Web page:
> anthroposophists and various other people who fully comprehend what
                                > anthroposophy is, and feel their family is compatible, will enroll
                                > their children making this fully informed decision.

                                > J: Sorry, Diana, but that's plain silly. How can you expect people
                                >new to it to fully comprehend what anthroposophy is? I'm certainly
                                >not there yet. And the schools do explain that anthropsophy is
                                >behind the pedagogy. Parents can take it or leave it.

                                Their children can't, and the parents are responsible for their
                                education. You see it as silly, I don't. I ask them to inform the
                                parents far better than most are presently doing. The basic
                                information they need is pretty simple - it's not asking them to
                                become a serious student of anthroposophy in the manner you people
                                here are doing. Few people are interested in that.


                                >I pity atheists, I really do.

                                It's not news to me some people feel this way, but nevertheless, it's
                                still a remark that strikes an actual atheist as hostile. I'm sure
                                you mean it in the nicest possible way <cringe>

                                > J: I know you mean (fundamentalists). And the critics accept
                                >support from those people. Isn't that kind of strange?

                                What is strange? Later you say it is unethical, too, but there's no
                                indication of why.

                                Diana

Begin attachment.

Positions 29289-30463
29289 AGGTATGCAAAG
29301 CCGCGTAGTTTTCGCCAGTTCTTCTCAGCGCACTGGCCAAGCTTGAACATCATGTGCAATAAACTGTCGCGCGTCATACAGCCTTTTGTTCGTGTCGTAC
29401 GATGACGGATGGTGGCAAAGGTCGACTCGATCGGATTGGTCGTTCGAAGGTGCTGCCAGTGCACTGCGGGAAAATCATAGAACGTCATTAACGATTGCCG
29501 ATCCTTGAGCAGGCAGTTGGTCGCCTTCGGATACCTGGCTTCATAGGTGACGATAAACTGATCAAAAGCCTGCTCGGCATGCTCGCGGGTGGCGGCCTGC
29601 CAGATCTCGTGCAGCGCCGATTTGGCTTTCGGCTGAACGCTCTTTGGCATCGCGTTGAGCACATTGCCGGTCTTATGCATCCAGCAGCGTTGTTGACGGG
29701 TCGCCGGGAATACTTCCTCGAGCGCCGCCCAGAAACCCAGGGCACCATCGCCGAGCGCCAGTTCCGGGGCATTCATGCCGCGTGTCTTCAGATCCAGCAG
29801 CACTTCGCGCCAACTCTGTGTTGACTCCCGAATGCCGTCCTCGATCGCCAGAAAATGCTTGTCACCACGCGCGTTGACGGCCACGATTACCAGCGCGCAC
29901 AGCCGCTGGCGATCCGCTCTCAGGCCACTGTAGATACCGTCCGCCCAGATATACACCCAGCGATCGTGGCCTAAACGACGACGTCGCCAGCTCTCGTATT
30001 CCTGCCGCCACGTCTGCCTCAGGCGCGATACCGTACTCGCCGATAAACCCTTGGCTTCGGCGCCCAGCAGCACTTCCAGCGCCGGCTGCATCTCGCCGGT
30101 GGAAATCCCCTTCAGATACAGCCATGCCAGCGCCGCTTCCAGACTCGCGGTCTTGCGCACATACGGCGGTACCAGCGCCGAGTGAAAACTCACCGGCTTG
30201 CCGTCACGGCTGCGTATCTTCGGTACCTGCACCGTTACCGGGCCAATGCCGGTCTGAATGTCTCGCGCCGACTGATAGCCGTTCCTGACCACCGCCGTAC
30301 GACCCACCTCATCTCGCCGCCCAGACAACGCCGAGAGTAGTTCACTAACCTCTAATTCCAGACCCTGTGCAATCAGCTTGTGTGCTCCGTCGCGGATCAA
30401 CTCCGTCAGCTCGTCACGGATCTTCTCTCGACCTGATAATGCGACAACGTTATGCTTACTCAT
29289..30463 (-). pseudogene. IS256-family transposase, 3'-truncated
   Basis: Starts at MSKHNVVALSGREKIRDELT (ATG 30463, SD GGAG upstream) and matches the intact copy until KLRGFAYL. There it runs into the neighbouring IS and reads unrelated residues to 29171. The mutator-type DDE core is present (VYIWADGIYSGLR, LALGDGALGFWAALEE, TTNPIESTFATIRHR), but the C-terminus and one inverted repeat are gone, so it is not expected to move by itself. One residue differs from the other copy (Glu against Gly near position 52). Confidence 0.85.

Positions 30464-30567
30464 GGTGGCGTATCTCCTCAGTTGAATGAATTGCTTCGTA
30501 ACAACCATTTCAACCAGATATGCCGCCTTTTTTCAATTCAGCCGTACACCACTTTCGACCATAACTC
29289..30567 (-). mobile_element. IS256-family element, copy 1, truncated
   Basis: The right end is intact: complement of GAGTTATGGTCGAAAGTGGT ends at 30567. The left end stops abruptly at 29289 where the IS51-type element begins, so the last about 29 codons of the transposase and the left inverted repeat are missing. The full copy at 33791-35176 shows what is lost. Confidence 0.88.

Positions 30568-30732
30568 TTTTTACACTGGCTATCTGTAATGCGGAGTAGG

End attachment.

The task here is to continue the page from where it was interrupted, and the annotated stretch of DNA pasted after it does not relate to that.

• winters_diana
                                ... Yes, they can, what is your point? ... You are recalling one specific conversation, in which you were flabbergasted to learn that there were people in the
                                Message 15 of 29 , May 7, 2006
                                  Dottie:

                                  >Anybody can check back on the critics list about five
                                  >years or so and read the arguments of the people and
                                  >what religious affiliation they have to religion or
                                  >non religion.

                                  Yes, they can, what is your point?

                                  >It is really clear when reading those years what the big issue was
                                  >for the critics and why it was so. And most of it had to do with
                                  >those who were calling themselves 'Christians with a little 'c'
                                  >and Freethinkers, and Buddhists for Christ,Atheists
                                  >for Christ and so forth.

                                  You are recalling one specific conversation, in which you were
                                  flabbergasted to learn that there were people in the world who called
                                  themselves "Buddhists for Christ" or "atheists for Christ," and that
                                  sort of thing. I don't think there was anyone there actually calling